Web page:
Libra of Souls and Soul Chronicle are Soulcalibur 6’s two story modes. Yet rather than telling two different stories, they actually cover the same timeline in wildly different ways.
The main attraction, Libra of Souls, is an RPG-esque mode that focuses on your created character, known in the world as “The Conduit.” You’ll level up, buy new gear and items, travel around Europe and Asia via a map screen, and complete missions, sometimes with crazy conditions like beating a series of enemies in an arena as slippery as an ice rink.
Libra of Souls starts slow with a story presented almost entirely without voice acting or cutscenes. But after a couple of hours, it quickly became one of my favorite story modes I’ve ever played in a fighting game. Libra is challenging, its mission variety does a great job of keeping the combat fresh, and it forced me to explore movesets in ways I otherwise wouldn’t have. There’s also a great sense of progression thanks to the RPG elements and smartly designed weapon upgrade system that kept me coming back.
Unfortunately, that lack of voice acting and those static screens mean the plot can get a little dry at times. But its overall narrative kept me invested enough to want to see it through to the end, with encounters with other characters adding a nice dose of context to the other story mode, Soul Chronicle.
Soul Chronicle is the main story that runs parallel to Libra of Souls. Its fully voice-acted offering is the more traditional single player Soulcalibur story experience involving the cursed sword Soul Edge as it follows the main trio of Kilik, Maxi, and Xianghua, and their pursuit of Nightmare. You can also select each individual character and experience a quick mini-campaign that focuses on what they’re doing at a specific period on the timeline. Basically, it takes the individual character stories of an arcade mode, lays them all out conveniently on a timeline, and lets you tackle them in any order you want. It’s a great addition and ties the character roster together in a very cohesive fashion.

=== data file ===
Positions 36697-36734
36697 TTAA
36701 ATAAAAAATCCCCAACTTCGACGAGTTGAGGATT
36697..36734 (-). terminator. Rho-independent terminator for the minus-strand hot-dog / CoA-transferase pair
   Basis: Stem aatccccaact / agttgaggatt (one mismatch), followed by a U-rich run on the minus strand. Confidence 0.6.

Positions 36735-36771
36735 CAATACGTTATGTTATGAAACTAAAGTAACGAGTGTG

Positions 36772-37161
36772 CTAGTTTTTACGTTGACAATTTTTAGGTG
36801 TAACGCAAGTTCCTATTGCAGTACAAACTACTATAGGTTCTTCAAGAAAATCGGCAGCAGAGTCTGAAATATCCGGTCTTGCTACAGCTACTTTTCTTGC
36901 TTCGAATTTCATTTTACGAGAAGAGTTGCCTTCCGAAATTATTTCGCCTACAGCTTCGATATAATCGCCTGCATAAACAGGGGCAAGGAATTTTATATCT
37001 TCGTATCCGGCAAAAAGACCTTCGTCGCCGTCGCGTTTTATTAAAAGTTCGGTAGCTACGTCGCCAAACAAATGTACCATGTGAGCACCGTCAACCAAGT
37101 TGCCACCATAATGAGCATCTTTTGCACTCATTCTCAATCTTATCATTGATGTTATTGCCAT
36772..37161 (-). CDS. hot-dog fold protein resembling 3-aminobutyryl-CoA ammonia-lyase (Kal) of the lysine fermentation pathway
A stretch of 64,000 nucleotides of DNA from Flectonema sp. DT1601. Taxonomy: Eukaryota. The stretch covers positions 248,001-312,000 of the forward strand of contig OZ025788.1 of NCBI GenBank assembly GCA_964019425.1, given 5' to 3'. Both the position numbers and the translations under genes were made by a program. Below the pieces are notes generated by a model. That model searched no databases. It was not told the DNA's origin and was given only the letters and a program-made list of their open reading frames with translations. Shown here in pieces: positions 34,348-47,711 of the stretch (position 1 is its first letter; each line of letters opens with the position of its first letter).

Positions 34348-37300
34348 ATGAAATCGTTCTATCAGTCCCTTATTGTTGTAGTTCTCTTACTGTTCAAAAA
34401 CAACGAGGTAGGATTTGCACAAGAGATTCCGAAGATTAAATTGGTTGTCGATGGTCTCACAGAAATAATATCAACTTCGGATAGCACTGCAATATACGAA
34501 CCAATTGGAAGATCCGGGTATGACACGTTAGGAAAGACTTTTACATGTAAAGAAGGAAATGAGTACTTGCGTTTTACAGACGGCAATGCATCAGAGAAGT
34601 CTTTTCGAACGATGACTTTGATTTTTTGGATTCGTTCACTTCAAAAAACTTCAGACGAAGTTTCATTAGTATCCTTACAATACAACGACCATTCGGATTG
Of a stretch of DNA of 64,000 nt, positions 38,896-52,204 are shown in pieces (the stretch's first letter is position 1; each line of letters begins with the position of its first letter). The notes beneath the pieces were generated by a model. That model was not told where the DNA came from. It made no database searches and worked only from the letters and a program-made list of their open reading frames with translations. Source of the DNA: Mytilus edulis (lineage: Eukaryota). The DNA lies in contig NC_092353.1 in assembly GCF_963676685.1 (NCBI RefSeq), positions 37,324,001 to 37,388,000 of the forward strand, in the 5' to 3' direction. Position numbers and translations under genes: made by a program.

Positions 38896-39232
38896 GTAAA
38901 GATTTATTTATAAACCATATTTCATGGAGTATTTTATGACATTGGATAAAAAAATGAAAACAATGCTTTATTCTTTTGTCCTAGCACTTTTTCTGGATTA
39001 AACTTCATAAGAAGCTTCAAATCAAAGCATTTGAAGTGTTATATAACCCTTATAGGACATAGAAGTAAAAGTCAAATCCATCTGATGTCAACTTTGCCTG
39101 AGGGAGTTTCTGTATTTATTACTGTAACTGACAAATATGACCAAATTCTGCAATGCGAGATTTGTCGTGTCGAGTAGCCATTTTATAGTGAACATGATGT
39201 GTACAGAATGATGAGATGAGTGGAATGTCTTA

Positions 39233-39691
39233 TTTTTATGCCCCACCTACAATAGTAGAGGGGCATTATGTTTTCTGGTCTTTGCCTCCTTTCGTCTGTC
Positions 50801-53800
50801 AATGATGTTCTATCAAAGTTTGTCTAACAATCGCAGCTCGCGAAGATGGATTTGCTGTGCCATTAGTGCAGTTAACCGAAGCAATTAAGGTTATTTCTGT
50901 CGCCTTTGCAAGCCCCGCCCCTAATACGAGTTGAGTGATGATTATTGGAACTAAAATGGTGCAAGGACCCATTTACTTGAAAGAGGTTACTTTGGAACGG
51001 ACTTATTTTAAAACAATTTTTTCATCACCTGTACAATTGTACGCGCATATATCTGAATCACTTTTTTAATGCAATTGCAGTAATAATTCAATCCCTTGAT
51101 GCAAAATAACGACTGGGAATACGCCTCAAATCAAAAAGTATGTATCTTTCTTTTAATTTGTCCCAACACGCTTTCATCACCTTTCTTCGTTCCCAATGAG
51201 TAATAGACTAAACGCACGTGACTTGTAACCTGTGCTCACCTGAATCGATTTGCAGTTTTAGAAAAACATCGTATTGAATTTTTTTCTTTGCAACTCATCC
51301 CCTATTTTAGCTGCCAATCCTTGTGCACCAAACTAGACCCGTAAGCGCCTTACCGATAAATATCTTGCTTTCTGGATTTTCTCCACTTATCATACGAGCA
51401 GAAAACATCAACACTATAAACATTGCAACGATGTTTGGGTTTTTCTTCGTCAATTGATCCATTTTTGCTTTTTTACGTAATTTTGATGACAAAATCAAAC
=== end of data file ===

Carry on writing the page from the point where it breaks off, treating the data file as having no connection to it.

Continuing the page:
Soul Chronicle mode is a great addition and ties the character roster together in a very cohesive fashion.
The rest of Soulcalibur 6 is pretty standard: an Arcade mode, Training Mode, and online play for both casual and competitive. Training mode feels a bit bare bones this time, with no combo challenges to give you a clear path on getting better with a character outside some combat tips buried in menus. The tips themselves are great, but a mode that actually teaches them to you and allows you to see how they work in practice would’ve been much appreciated.
While competition in online casual play was sparse pre-release, the matches that I did have felt pretty smooth, addressing the hit-or-miss netcode of the series’ past.
It’s also worth mentioning that on a base Xbox One, long load times pervade every mode, with it taking as long as a full minute in between matches in arcade mode. Playing on an Xbox One X cut the load times by about half, as does playing the game on either a Base PlayStation 4, or a PlayStation 4 Pro.
The on-disc roster is disappointingly small at only 20 characters, but those that made the cut are almost all of the series’ favorites. And of course, I’d be remiss to not mention the fact that Geralt of Rivia makes a special guest appearance as a playable character, with a fighting style that combines swordplay with his magical signs that makes him feel both unique and right at home among the cast.